RESULTS: We used 12 highly polymorphic microsatellite loci to identify 50 individual jaguars. We detected high levels of genetic diversity across loci (HE = 0.61, HO = 0.55, and NA = 9.33). Using Bayesian clustering and multivariate models to assess gene flow and genetic structure, we identified one single group of jaguars (K = 1). We identified critical areas for jaguar movement that fall outside the boundaries of current protected areas in central Belize. We detected two main areas of high landscape permeability in a stretch of approximately 18 km between Sittee River Forest Reserve and Manatee Forest Reserve that may increase functional connectivity and facilitate jaguar dispersal from and to Cockscomb Basin Wildlife Sanctuary. Our analysis provides important insights on fine-scale genetic and landscape connectivity of jaguars in central Belize, an area of conservation concern.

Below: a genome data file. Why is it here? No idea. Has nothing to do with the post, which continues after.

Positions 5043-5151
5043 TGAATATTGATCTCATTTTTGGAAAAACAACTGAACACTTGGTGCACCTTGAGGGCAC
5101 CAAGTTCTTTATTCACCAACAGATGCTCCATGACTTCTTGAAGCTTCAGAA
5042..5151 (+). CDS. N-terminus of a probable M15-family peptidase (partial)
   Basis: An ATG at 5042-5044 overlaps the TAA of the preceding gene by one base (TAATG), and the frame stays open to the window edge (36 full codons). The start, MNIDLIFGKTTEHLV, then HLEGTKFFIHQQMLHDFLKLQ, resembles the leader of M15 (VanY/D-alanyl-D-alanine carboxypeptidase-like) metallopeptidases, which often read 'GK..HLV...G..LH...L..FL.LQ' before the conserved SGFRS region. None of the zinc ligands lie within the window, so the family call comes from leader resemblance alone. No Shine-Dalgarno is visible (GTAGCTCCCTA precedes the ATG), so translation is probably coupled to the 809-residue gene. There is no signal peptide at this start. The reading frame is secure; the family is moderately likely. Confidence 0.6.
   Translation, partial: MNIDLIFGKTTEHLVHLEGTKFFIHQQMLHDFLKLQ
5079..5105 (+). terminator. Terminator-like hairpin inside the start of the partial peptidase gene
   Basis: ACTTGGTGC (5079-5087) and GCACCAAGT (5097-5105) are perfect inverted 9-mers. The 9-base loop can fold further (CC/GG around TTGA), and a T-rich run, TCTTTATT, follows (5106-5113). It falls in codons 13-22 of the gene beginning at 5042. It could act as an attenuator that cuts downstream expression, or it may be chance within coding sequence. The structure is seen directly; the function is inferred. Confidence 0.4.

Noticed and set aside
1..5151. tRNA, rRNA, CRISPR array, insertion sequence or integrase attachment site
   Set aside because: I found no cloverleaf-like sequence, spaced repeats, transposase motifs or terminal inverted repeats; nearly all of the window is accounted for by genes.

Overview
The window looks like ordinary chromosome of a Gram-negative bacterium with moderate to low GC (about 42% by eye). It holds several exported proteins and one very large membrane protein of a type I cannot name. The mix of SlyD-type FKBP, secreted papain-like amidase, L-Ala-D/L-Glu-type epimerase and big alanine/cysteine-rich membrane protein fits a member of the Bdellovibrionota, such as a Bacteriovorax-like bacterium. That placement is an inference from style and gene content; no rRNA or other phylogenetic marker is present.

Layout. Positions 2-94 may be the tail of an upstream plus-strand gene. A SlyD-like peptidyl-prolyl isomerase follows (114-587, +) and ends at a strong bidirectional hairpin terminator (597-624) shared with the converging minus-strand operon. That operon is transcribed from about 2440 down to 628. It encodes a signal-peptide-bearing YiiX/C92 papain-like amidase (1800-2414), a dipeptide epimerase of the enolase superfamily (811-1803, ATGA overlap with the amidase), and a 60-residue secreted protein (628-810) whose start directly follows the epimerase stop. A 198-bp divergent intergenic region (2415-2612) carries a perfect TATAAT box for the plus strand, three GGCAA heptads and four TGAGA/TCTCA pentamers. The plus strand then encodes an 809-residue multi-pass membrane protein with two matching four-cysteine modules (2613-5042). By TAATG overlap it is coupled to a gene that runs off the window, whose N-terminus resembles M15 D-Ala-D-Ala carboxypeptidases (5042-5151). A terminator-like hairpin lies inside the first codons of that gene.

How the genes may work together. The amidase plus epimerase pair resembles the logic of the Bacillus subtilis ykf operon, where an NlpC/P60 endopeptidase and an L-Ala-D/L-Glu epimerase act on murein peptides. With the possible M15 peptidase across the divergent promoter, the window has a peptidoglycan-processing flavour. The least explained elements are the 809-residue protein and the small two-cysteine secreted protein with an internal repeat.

CONCLUSIONS: The results of our study demonstrate high levels of relatively recent gene flow for jaguars between two study sites in central Belize. Our landscape analysis detected corridors of expected jaguar movement between the Cockscomb Basin Wildlife Sanctuary and the Maya Forest Corridor. We highlight the importance of maintaining already established corridors and consolidating new areas that further promote jaguar movement across suitable habitat beyond the boundaries of currently protected areas. Continued conservation efforts within identified corridors will further maintain and increase genetic connectivity in central Belize.